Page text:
The longbeard sat beneath the large clock in the crossroad cavern, nodding into his beard. His snore woke him and looked up sharply. "Oh yes, where was I?" he grunted.
"First time of the day is know as First-light. Now let me get this straight, it ain't sun up! All those forges and workshops need the furnaces hot and the boilers primed afore any work can start, so some bugger's gotta get down there a few hours early and light the fires first. That's while everyone else is still asleep y'see.
Course, some of the poorer lads can't afford clocks, so they pay a few coppers for a knocker-upper, a beardling who's job it is to wake 'em up. He'll run round the poorer parts of the Hold knocking on doors an hour or so before first shift. This is when they'll be drinking up breakfast and grabbing something to eat. Enough time for a quick preen of the beard, grab pick and duds and head to work.
Most dwarfs will be at work before the sun comes up over the mountain, and often be still at it after it's down. Five til Nine is a pretty standard shift across the board. A couple of hours in we usually stop for a smoke break, and mid-shift there's a yell of "Grubzup!", which is time to stop for a bowl of heartwarming stew. At the end of shift a steam-whistle or bell marks time. Often a night-shift will come in and take over, especially in busy Holds like Zhufbar. Then it's all off for a mug of ale on the way home.
Once back at the home-hearth there's time for an evening meal. As us dwarfs live in clan units even the unmarried lads'll have a communal meal waiting for them. Then an hour or so for leisure, usually unwinding at the forge after a long day at the forge. If y'don't appreciate the irony of this, we metal-smiths certainly do.
Then it's off to bed. O'course some of the more... err... "committed" artisans have been known to work for days without sleep if they're engaged in a special job. Runesmiths are well known for this, but many mundane trades can become an obsession as well.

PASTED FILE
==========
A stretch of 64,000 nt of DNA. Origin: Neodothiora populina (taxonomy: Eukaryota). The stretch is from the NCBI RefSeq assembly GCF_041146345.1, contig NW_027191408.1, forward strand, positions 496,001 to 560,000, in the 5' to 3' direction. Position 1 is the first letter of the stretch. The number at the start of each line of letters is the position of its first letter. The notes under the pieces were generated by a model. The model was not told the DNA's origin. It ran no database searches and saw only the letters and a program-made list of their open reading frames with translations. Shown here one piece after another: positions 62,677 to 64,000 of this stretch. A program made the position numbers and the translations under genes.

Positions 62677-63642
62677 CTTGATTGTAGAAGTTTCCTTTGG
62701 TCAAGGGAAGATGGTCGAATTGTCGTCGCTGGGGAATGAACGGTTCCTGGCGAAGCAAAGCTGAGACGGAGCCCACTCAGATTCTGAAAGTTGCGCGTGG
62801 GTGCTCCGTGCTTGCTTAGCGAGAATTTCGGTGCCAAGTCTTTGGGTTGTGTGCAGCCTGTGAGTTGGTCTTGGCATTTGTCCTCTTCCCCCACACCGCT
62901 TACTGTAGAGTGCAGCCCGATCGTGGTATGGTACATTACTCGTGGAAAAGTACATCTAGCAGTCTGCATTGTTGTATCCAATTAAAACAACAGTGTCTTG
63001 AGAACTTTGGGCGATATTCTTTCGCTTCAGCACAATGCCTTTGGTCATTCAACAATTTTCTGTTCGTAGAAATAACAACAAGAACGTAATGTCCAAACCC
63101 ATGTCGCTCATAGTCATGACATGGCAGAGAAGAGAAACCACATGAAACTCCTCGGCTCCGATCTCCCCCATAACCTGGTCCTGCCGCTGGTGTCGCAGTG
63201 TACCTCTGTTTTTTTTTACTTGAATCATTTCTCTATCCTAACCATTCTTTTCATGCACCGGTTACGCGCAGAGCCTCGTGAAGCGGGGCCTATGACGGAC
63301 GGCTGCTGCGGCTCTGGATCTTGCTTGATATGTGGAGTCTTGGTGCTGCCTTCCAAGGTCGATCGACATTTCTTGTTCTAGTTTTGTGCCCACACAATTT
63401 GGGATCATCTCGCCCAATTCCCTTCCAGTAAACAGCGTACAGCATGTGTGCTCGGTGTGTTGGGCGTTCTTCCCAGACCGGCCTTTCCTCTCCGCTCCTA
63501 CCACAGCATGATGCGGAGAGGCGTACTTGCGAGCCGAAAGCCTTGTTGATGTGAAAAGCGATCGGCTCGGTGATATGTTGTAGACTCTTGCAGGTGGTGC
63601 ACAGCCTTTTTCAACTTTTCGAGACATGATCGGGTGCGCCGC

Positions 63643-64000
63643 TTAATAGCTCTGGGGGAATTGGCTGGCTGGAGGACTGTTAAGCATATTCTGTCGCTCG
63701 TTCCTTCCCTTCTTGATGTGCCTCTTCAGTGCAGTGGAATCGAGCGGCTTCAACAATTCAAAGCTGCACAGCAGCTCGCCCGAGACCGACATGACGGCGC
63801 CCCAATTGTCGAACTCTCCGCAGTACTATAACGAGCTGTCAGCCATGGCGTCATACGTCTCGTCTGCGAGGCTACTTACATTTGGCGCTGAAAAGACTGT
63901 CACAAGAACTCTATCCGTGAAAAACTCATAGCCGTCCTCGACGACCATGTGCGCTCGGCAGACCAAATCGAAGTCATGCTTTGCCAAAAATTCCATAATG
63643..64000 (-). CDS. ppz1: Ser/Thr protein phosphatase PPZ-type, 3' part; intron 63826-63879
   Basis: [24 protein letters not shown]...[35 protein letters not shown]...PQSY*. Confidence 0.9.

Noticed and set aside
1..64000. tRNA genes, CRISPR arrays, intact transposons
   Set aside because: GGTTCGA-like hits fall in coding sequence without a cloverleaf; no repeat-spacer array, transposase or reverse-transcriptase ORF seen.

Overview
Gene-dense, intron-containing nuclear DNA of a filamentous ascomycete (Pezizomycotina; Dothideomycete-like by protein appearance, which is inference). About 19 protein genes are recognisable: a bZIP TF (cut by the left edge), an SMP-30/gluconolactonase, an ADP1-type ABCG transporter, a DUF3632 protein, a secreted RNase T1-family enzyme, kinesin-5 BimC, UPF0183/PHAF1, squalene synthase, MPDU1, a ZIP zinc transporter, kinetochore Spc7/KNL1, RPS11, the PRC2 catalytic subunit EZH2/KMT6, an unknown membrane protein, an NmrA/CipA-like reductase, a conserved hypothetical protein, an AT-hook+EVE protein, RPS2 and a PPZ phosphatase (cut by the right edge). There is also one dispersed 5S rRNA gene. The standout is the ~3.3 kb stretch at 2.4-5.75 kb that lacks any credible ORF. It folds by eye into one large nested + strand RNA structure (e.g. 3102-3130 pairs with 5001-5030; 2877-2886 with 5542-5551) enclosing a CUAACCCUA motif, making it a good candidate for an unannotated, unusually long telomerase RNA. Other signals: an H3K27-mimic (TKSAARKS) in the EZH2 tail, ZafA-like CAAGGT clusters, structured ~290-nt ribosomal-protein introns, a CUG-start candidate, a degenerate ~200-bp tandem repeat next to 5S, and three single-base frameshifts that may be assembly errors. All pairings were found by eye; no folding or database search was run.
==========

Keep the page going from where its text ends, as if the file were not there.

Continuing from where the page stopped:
As for measuring time, there's a few ways. When you're many leagues below the earth ye can't keep an eye on the sun, so we use geared clocks, marked candles, or a sand-glass. A few songs are around an hour long so you can mark a rough time in yer head. We split the day into it's hours and numbered them, and passed that on to the manlings. I hear the elves have given the hours each to their gods, which frankly I don't see much point in, some would have to be waiting all day for and others would be woken up early for. Very disrespectful if you ask me!
I suppose the truest dwarvish measure of time is the Age, great lengths of hist'ry named for what was happening at the time. You manlings will have heard of the Golden Age, the Time of Woes, or the War of Vengeance, but amongst our people are known the Age of Steam, when the Engineer's Guilds first approved commonplace use of the steam engine; the Age of Hydraulics, the Blast-furnace Renaissance, the Fire-Lamp Conflict, and not least, the Black-Powder Age. These all marked times of bitter conflict between clans as the changes rocked dwarven society.
Now, if you don't mind, I'd like to get to the pub afore I miss Last Orders!"